CONFLICT OF INTEREST POLICY
TEACHING & SHARING CENTERS
February 28, 2005
The purpose of the conflict of
interest policy is to protect this tax-exempt organization's
(Organization) interest when it is contemplating entering into a
transaction or arrangement that might benefit the private interest
of an officer or director of the Organization or might result in a
possible excess benefit transaction. This policy is intended to
supplement but not replace any applicable state and federal laws
governing conflict of interest applicable to nonprofit and
Any director, principal officer, or member of a committee with
governing board delegated powers, who has a direct or indirect
financial interest, as defined below, is an interested person.
A person has a financial interest if the person has, directly or
indirectly, through business, investment, or family:
a. An ownership or investment interest in any entity with which the
Organization has a transaction or arrangement,
b. A compensation arrangement with the Organization or with any
entity or individual with which the Organization has a transaction
or arrangement, or
c. A potential ownership or investment interest in, or compensation
arrangement with, any entity or individual with which the
Organization is negotiating a transaction or arrangement.
Compensation includes direct and indirect remuneration as well as
gifts or favors that are not insubstantial.
A financial interest is not necessarily a conflict of interest.
Under Article III, Section 2, a person who has a financial interest
may have a conflict of interest only if the appropriate governing
board or committee decides that a conflict of interest exists.
Duty to Disclose.
In connection with any actual or possible conflict of interest,
an interested person must disclose the existence of the financial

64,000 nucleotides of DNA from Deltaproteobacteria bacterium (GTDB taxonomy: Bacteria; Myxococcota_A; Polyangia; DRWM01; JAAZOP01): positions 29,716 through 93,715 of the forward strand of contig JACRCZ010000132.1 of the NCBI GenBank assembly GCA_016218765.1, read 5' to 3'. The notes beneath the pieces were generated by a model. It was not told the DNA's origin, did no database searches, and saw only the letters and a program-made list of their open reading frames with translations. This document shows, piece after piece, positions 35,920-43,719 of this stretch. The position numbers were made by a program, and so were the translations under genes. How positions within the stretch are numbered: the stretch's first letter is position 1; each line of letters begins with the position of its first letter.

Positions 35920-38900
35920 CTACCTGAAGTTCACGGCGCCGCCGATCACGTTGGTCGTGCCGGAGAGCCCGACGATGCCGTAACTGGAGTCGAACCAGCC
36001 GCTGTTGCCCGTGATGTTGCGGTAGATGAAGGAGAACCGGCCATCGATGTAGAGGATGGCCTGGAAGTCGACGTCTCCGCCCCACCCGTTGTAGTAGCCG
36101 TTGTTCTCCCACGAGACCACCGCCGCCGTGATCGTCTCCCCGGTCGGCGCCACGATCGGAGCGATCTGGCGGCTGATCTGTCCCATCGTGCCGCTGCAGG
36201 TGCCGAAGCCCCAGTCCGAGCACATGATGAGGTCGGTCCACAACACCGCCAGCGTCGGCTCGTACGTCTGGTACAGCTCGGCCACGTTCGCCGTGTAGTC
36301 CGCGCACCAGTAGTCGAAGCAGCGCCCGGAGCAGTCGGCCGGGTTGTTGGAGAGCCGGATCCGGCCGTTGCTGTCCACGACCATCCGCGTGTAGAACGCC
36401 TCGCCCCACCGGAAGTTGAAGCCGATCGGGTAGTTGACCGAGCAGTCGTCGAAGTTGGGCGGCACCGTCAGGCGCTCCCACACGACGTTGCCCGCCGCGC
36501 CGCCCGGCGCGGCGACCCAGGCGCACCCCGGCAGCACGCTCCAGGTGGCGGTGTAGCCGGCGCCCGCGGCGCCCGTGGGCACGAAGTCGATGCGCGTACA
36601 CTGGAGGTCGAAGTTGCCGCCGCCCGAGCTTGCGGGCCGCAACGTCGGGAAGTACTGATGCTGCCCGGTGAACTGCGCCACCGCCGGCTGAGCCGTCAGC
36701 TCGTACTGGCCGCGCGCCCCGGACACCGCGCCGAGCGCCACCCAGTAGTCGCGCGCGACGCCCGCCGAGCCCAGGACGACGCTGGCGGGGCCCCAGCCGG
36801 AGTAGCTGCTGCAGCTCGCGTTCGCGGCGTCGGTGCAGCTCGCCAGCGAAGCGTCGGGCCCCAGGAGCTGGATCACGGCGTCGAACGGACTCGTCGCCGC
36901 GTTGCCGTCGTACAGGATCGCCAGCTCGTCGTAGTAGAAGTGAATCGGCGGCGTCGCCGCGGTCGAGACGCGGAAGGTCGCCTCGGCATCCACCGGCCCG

interest and be given the opportunity to disclose all material facts
to the directors and members of committees with governing board
delegated powers considering the proposed transaction or
Determining Whether a
Conflict of Interest Exists. After disclosure of
the financial interest and all material facts, and after any
discussion with the interested person, he/she shall leave the
governing board or committee meeting while the determination of a
conflict of interest is discussed and voted upon. The remaining
board or committee members shall decide if a conflict of interest
Addressing the Conflict of
a. An interested person may make a presentation at the
governing board or committee meeting, but after the presentation,
he/she shall leave the meeting during the discussion of, and the
vote on, the transaction or arrangement involving the possible
conflict of interest.
b. The chairperson of the governing board or committee shall, if
appropriate, appoint a disinterested person or committee to
investigate alternatives to the proposed transaction or arrangement.
c. After exercising due diligence, the governing board or committee
shall determine whether the Organization can obtain with reasonable
efforts a more advantageous transaction or arrangement from a person
or entity that would not give rise to a conflict of interest.
d. If a more advantageous transaction or arrangement is not
reasonably possible under circumstances not producing a conflict of
interest, the governing board or committee shall determine by a
majority vote of the disinterested directors whether the transaction
or arrangement is in the Organization's best interest, for its own
benefit, and whether it is fair and reasonable. In conformity with
the above determination it shall make its decision as to whether to
enter into the transaction or arrangement.